Global air traffic was down by more than 11 per cent in March and cargo by 21 per cent, the International Air Transport Association (Iata) said yesterday, as fears of a swine flu pandemic added to the aviation industry's woes.
A global health scare is the last thing the sector needs. More than 30 carriers have already gone out of business in the past 12 months, hit by the combination of sky-high oil prices – up to an unprecedented $147 per barrel last July – and falling demand as recession bites across the world.
Giovanni Bisignani, the director- general of Iata, said: "It is still too early to judge what the impact of swine flu will be on the bottom line. But it is sure that anything that shakes the confidence of passengers has a negative impact on the business. And the timing could not be worse given all of the other economic problems airlines are facing."
So far, it is carriers in Asia Pacific that are being hit hardest by the recession, according to Iata. Some 14.5 per cent fewer passengers flew in March, outstripping even the airlines' 9.3 per cent capacity reduction. In the US, international traffic dropped by 13.4 per cent; in Europe by 11.6 per cent – in both cases dragged down by rising unemployment. The only positive is that cargo levels – though woeful – may have stopped falling, having hovered between 21 per cent and 24 per cent down for the last four consecutive months.
Mr Bisignani said: "The global economic crisis continues to reduce demand for international air travel. All of this is hitting revenues hard. The only glimmer of hope is that cargo demand has stabilised. It's not the end of the recession, but we may have found the floor."
Yesterday's numbers from Iata are a gloomy global confirmation of the picture painted by UK industry statistics. BAA, the airport operator, saw traffic through its seven airports drop by 11.3 per cent in March. Nearly 18 per cent fewer people flew from Gatwick, 16 per cent fewer from Stansted and 13 per cent fewer from Glasgow. Transatlantic traffic fell by 18 per cent, European charter traffic was down by 31 per cent. British Airways saw premium traffic down by 13 per cent year on year last month, and non-premium down by 6 per cent, and is warning of a £150m loss in the year to March.
For small, undercapitalised carriers, already only just hanging on, swine flu could be the final nail in the coffin – not least because of the credit issues already bedevilling businesses of all types. But even the major airlines are not immune, and it is the international giants that would be most exposed to a major health scare.
The aviation sector has been here before. In 2003, an outbreak of Severe Acute Respiratory Syndrome (Sars) in the Far East sparked global fears of a pandemic. Although it never materialised, airlines from Australia to Canada to Europe – already hurt by the post-dot.com economic downturn and the outbreak of war in Iraq – faced severe difficulties. At the height of the scare, in April and May of 2003, the British Airways Asia Pacific region was down by a whopping 27 per cent and it made a loss of £45m for the quarter.
So far, with fatal cases of swine flu only in Mexico, the commercial impact is relatively contained. Although shares in everything from airlines to travel agents to hotel chains have taken a beating since the virus hit the headlines at the weekend, so long as the outbreak remains localised only companies particularly exposed to the Mexican market are in any danger of collapsing. BA, for example, runs four return flights to Cancun and back every week, but even at top capacity the route carries fewer than 3,000 people – hardly enough to bring it to its knees.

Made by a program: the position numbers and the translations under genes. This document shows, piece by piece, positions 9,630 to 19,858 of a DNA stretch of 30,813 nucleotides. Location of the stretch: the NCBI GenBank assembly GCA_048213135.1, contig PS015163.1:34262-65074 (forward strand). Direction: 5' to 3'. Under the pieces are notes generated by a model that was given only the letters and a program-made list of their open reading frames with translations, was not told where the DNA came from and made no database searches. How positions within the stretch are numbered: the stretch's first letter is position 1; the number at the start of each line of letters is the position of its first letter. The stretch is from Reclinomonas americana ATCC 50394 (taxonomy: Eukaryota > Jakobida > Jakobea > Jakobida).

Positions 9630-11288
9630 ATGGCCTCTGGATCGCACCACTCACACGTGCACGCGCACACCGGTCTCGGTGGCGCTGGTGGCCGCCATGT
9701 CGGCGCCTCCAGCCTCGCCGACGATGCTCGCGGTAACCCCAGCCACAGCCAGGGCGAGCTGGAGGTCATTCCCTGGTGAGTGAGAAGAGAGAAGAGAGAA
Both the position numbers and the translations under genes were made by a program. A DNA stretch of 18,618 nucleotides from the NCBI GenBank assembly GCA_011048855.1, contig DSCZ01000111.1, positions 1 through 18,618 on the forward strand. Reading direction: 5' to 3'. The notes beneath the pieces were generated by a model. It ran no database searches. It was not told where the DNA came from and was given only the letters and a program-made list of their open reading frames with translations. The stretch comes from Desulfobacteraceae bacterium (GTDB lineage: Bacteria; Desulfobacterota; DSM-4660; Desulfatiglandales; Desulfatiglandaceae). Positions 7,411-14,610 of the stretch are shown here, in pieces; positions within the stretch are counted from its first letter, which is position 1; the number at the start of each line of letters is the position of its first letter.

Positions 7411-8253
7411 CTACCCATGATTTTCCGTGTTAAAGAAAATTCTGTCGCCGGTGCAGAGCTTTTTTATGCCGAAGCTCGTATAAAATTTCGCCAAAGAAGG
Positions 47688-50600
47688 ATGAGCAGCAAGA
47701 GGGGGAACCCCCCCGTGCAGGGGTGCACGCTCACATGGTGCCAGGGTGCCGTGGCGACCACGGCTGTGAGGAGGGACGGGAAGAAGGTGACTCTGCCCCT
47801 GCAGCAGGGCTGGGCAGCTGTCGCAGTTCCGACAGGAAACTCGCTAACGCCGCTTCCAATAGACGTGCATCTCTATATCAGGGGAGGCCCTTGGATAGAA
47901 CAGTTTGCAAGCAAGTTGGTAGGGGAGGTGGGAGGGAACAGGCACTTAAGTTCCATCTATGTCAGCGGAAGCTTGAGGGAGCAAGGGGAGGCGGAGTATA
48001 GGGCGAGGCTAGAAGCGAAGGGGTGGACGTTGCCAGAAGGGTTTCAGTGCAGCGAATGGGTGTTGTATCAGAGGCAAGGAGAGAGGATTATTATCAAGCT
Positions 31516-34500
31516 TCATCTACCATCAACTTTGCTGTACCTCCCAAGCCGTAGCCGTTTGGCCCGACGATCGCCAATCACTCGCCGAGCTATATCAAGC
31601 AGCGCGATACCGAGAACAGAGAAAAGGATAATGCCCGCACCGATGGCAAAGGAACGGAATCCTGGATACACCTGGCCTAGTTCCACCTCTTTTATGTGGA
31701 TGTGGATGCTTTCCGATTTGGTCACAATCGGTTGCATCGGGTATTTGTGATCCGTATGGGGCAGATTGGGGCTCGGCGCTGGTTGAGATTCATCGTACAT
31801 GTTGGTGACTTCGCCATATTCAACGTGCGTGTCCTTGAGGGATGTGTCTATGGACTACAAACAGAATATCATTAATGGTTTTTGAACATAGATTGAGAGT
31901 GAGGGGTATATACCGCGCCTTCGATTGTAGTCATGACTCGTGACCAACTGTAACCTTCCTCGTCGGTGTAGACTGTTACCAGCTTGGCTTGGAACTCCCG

But if the disease spreads across North America, the implications become more serious. Gert Zonneveld, a transport analyst at Panmure Gordon, said: "The biggest risk at the moment isn't to the UK-to-Mexico routes. What people are worried about is that we are already seeing cases popping up in the US. If that accelerates – and people are discouraged from travelling altogether – there will be a much higher impact on carriers such as BA that are heavily exposed to the transatlantic trade."
The only cause for optimism is that crisis is one of the aviation industry's strengths – although the calculation of the total profits for commercial flying since it began in the 1940s records a loss. "Almost every external shock tends to be a bad one for aviation industry – be it war, or foot and mouth, or bird flu, or bomb attacks, or a tsunami, or the oil price," Mr Zonneveld said.
"But airlines have an amazing ability to survive, no matter how hard you knock them, even though the industry as a whole is loss-making. It is a very difficult market to operate in, but at least the companies do have experience of trouble."
Only the low-cost carriers claim to be profiting from recession. Ryanair saw a 5 per cent rise in passengers in March, and says it will fly 67 million passengers this year, more than any other airline.
Michael O'Leary, the famously outspoken chief executive of Ryanair, yesterday predicted annual profits of £60-80m for the financial year just closed, despite having grounded 20 aircraft last winter because of falling demand and high fuel prices. "We are still growing this year at a time when every other airline in the UK is cutting back traffic and capacity," he said. "We are the Ikea or Aldi of air travel. Everyone switches to Ryanair in a recession."
To help cut costs, Ryanair is phasing out airport check-in altogether from this October, saving itself an annual €50m (£45m) by making passengers check in online. It is also considering an extra fee for overweight travellers after 100,000 people voted in favour in an online poll.
Mr O'Leary is as dismissive of swine flu as he is of recession. "It is a tragedy for people in slums in Mexico but the two people with it in Scotland will be out of hospital on Friday with nothing but a runny nose and a tickly cough," he said.